Originally Published: February 28, 2014

Daily Word: A Michigan dynasty?

By ESPN.com

Every weekday, Andy Katz leads a panel of our college hoops experts in a discussion of the biggest issues, trends and themes happening in and around college basketball.

1. Michigan can win the Big Ten title outright -- its second in three years -- by beating Illinois. Has John Beilein built a dynasty in Ann Arbor?

Andy Katz: I wouldn't say dynasty. He has built a program, just as he did at West Virginia and every stop prior. He gets his players to buy in, and if you don't, you leave. Look for Beilein and Michigan to do what Tom Izzo, Bo Ryan and Thad Matta have done at Michigan State, Wisconsin and Ohio State, respectively: compete for a top-four finish every season in the Big Ten.

Dana O'Neil: To me, a dynasty has to win multiple titles, so it's not a dynasty, but what Beilein has is a consistent winner. Michigan is more than just one player. The loss of both Trey Burke and Tim Hardaway Jr. after last season, and Mitch McGary during this season, is evidence of the Wolverines' ability to keep on keeping on. Once known as a "system" coach, Beilein has proven that he is now just a really good, really smart coach who can adapt to the players he has and reconfigure after he loses guys.

C.L. Brown: What Kansas has done in the Big 12 is a dynasty; what Beilein has done the past few seasons at Michigan is just a foundation. The Wolverines are developing into consistent contenders, which is a start toward dynasty status, but they're not there yet.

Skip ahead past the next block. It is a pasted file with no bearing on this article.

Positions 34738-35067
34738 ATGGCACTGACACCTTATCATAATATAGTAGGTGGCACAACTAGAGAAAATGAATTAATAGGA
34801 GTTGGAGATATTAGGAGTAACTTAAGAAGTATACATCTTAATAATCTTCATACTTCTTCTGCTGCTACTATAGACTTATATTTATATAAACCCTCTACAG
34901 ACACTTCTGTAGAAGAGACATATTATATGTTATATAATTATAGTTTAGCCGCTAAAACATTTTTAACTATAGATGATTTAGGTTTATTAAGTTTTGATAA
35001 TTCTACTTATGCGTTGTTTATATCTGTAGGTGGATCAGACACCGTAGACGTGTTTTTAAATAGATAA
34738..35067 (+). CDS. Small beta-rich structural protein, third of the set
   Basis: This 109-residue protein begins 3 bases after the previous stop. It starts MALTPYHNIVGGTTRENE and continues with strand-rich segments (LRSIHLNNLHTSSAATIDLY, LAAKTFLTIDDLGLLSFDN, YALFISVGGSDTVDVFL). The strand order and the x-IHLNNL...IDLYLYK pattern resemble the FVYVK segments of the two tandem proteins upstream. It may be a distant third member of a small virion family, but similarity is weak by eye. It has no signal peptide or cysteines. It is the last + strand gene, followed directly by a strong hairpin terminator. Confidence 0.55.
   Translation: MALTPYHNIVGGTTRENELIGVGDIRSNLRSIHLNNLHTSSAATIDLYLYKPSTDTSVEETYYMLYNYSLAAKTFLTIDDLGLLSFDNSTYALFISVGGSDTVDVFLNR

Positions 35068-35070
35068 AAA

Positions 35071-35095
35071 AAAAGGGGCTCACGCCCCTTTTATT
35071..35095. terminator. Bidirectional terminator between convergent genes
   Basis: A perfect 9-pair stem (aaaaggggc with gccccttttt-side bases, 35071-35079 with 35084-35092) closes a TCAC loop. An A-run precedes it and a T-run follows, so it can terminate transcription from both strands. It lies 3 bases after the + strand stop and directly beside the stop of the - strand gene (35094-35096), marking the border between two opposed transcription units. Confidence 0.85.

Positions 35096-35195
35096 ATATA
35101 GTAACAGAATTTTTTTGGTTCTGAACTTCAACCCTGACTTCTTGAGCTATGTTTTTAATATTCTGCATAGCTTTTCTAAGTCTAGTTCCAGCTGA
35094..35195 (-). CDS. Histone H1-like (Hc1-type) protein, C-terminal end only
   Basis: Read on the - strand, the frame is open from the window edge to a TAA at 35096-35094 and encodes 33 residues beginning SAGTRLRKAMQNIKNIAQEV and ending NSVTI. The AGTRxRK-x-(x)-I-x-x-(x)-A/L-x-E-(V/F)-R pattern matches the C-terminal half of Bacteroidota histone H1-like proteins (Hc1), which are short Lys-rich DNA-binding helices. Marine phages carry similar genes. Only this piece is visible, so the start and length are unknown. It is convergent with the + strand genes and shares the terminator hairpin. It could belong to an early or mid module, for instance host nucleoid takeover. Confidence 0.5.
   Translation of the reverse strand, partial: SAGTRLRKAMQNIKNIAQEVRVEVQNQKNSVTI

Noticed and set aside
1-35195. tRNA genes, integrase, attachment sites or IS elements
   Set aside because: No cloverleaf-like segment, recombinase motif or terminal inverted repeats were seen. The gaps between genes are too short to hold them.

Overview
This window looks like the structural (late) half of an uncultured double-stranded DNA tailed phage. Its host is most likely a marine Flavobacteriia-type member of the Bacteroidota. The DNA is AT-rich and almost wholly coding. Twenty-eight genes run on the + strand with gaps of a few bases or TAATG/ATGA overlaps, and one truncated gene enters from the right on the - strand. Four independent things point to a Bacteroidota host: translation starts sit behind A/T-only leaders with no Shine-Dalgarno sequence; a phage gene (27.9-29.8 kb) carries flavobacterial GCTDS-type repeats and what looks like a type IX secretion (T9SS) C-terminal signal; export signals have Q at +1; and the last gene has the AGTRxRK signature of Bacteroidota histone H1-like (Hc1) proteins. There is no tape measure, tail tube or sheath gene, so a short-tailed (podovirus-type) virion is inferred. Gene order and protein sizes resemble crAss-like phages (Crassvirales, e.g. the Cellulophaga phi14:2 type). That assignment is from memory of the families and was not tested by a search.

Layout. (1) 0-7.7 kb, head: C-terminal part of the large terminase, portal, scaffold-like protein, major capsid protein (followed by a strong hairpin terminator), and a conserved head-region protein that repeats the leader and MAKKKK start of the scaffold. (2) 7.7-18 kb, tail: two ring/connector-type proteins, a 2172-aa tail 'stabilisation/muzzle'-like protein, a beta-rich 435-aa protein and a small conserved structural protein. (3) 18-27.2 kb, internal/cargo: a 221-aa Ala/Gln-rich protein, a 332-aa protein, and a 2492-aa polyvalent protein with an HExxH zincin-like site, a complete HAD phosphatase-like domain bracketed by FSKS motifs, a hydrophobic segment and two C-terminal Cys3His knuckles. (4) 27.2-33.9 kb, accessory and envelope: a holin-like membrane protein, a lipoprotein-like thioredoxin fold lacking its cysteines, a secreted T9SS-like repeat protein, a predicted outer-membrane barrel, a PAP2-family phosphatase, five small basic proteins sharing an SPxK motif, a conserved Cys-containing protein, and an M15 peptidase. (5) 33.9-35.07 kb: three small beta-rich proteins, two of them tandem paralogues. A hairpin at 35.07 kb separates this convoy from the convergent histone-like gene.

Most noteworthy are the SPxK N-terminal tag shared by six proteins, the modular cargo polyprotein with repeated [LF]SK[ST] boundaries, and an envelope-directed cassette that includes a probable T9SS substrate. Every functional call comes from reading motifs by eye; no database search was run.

2. Have the wheels come off at Kentucky? Can they be put back on?

Katz: No, the wheels haven't come off at Kentucky. This is a young team that plays immaturely. The talent is still there to rip off three wins in the SEC tournament and get to the second weekend in the NCAA tournament. But the Wildcats must make key stops late, improve their shot selection, and completely buy into their roles without hesitation. All is not lost -- yet.

O'Neil: The wheels aren't off, but the Wildcats are down to their last lug nut. Still haunted by inconsistency and a general failure to grasp time and situation, the Wildcats are losing games that they have zero excuses to lose, and on March 4, youth is no longer an excuse. Every team has 18- and 19-year-olds on its roster. The only saving grace for the Wildcats is that a good run in March erases the failures of the previous months. So Kentucky has a chance, but the Cats have offered little reason to believe they will make the most of it.

Brown: Not exactly, but they've lost at least a few hubcaps. Against South Carolina, the Wildcats looked like a team that takes coaching as criticism. Coach John Calipari has to find a new way to reach them, because they appeared to tune him out against the Gamecocks. Six games in the tournament can erase any regular-season shortcomings, but the Wildcats' performance has given us little reason to believe they're capable of making such a run.

3. Pitt has lost four of its last six. What's the Panthers' Achilles' heel?

Katz: The Panthers don't make stops late. They also lack multiple scoring options. The Panthers have lost their edge in the final minutes. This is a team that is playing not to lose lately, rather than to finish.

O'Neil: What's wrong with Pitt is what's been wrong with Pitt all season, problems that were glossed over by an easy nonconference schedule that inflated the Panthers' record. The Panthers don't have enough scoring options, their defense is not as reliable as it once was, and that's now adding up to late losses that might cost them a spot in the NCAA tournament.

Brown: The Panthers don't close out games, which has been a problem throughout the season. Three of their last four losses have been by five points or fewer. They're also too reliant on Lamar Patterson offensively. Coach Jamie Dixon has to loosen the reins and just let them play.

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